The musical Music in the Air, with music by Jerome Kern and book and lyrics by Oscar Hammerstein II, was a hit when it opened on Broadway on November 8, 1932, running 342 performances and spinning off a London production in 1933 and a film version in 1934. Broadway cast and motion picture soundtrack albums did not come into fashion for another decade, so there were no contemporaneous recordings, although the score threw off two standards, "I've Told Ev'ry Little Star" and "The Song Is You." Other than a short-lived Broadway revival in 1951, however, little was heard from the show after the 1930s, probably because of the creaky operetta plot, concerning a German music teacher who walks to Munich to induce an old pupil, now a famous composer, to publish a song he has written, taking along his daughter and her suitor, both of whom encounter romantic difficulties in the big city. This recording apparently contains an adaptation of the show for radio made in the early 1950s. (Among other revisions, the setting has been shifted from Germany to Austria, and hence from Munich to Vienna, no doubt as a nod to postwar sensibilities.) Each of the major parts is spoken by one actor and sung by another, and they manage to put the story across in about 50 minutes, such as it is. It would have been preferable just to have the songs, but any recording of this otherwise obscure show is welcome. Music in the Air concludes with both sides of the single Mary Ellis, who starred in the 1933 British production, recorded of the major songs for the English Columbia Records label, an excellent bonus.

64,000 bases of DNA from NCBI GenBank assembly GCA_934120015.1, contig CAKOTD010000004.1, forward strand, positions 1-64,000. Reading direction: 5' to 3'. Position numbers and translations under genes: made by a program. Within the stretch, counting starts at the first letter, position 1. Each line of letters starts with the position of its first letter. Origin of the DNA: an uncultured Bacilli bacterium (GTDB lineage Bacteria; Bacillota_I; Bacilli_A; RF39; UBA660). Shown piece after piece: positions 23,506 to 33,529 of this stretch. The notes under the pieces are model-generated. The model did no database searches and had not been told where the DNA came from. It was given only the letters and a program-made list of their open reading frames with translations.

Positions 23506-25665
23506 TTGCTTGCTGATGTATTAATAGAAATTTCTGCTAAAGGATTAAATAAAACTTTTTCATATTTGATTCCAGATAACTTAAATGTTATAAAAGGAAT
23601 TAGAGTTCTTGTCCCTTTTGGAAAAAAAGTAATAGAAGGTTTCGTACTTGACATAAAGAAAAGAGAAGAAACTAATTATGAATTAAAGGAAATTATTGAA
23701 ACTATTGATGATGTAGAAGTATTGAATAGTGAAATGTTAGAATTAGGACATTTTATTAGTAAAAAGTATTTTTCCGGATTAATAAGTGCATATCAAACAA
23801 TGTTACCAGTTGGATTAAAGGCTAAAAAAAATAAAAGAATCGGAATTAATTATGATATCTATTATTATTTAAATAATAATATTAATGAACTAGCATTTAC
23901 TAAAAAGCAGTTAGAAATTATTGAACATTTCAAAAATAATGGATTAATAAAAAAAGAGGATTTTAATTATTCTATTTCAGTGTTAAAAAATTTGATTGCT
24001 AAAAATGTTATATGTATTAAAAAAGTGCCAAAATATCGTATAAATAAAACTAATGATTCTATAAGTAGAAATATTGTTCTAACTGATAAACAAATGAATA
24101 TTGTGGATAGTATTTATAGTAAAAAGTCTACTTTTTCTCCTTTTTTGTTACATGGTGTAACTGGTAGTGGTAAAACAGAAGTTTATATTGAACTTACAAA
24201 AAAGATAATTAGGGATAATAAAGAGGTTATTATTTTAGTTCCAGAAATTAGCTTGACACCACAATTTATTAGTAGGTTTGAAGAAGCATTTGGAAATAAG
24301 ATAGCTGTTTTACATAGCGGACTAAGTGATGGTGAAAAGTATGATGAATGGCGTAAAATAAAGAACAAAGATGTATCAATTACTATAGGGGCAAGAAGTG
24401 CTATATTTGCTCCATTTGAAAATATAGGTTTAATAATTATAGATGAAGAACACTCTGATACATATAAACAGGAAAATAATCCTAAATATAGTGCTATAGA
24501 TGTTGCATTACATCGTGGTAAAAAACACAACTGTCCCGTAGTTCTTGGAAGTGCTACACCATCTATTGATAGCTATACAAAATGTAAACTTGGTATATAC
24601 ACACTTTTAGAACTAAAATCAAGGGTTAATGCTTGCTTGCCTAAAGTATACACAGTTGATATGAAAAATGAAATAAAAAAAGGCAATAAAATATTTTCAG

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AllMusic Review by William Ruhlmann
|Music in the Air, musical in 2 acts|